1. You use those golden words you picked up from class, like juxtapose and dichotomy, way too frequently in everyday conversations, like a phone call with your mother who’s clearly not impressed.
2. You talk about famous writers like you know them personally, the way Matt Damon’s character in Good Will Hunting thinks his soul mates are Shakespeare, Pope and Locke.
3. You love a good bookstore, but not as much as a really good used bookstore. You shamelessly spend too many hours at the Book Barn looking for old editions of books you’ve already read. For example, I once bought a copy of Dubliners because it contained an Irish pound for a bookmark. I’d already purchased a copy of Dubliners the previous semester for Irish Lit.
4. The only reason you bother with certain social gatherings is for life experience you can write about in your novel.
5. You keep a running mental tally of the harmless grammatical mistakes made by others, and silently think less of them as a result.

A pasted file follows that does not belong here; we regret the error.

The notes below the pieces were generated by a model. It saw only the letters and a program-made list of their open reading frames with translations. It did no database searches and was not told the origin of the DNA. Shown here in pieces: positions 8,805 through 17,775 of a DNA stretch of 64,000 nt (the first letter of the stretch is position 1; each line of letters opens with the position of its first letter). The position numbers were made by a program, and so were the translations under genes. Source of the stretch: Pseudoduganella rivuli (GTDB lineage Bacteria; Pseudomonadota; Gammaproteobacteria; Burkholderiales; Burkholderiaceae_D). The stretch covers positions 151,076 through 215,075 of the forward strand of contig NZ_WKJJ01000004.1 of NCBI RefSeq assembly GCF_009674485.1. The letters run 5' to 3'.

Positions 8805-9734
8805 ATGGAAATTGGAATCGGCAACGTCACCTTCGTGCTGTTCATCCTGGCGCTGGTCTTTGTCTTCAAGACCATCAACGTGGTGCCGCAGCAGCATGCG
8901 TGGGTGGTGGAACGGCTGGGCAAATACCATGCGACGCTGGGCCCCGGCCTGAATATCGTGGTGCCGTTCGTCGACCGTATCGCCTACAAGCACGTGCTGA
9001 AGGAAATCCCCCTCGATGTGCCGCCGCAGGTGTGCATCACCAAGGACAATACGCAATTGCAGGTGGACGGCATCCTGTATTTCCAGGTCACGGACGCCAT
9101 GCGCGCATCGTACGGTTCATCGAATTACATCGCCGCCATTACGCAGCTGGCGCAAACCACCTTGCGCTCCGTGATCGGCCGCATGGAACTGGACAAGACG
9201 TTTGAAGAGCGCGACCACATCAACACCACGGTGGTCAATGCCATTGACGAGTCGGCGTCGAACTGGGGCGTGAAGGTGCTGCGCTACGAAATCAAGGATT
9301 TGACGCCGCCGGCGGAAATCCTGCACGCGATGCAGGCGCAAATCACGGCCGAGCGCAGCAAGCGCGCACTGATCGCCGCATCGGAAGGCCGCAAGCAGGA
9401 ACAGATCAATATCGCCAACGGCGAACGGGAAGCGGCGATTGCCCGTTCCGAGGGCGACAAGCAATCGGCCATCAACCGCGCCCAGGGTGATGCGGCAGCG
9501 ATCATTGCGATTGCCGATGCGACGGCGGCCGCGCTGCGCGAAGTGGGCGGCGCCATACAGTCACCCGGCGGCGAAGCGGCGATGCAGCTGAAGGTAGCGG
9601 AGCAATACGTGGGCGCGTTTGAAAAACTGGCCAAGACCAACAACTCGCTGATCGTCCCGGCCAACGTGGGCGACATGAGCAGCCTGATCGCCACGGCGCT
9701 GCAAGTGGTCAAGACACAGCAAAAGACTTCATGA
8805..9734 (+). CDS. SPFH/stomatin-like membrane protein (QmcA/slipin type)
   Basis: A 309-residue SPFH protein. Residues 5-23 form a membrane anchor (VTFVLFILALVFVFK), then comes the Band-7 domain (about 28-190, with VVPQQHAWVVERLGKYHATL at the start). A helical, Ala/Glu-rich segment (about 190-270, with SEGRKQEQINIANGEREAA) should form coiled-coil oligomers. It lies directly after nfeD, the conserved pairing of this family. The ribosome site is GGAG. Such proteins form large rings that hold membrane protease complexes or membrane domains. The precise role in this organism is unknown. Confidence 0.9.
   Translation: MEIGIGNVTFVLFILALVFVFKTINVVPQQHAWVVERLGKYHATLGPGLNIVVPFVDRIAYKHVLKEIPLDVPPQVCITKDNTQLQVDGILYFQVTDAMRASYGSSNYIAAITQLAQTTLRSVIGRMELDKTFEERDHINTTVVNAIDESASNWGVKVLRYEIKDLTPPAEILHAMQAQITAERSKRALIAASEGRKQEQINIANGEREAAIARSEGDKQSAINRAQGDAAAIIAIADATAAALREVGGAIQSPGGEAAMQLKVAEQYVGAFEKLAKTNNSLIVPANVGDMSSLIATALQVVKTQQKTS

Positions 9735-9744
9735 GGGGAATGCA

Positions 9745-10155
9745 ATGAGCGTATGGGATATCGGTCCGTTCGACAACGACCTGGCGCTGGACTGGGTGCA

6. You just love when the daily crossword puzzle is full of literary clues.
7. You have way too many books. Your friends think it’s sad. See Amanda’s post for further description.
8. You make really bad literary jokes in conversations, where you find yourself slipping in the phrase “Well, as Hemingway would say…” In general, you talk about Hemingway way too much. See number 2.
9. You honestly love Paradise Lost, not just because you had to read it for class. You hold the fact that you’ve read it over people’s heads. You spend a lot of time convincing these people your major isn’t useless.
10. Deep down, you want to stand on your desk and shout, “O Captain! My Captain!”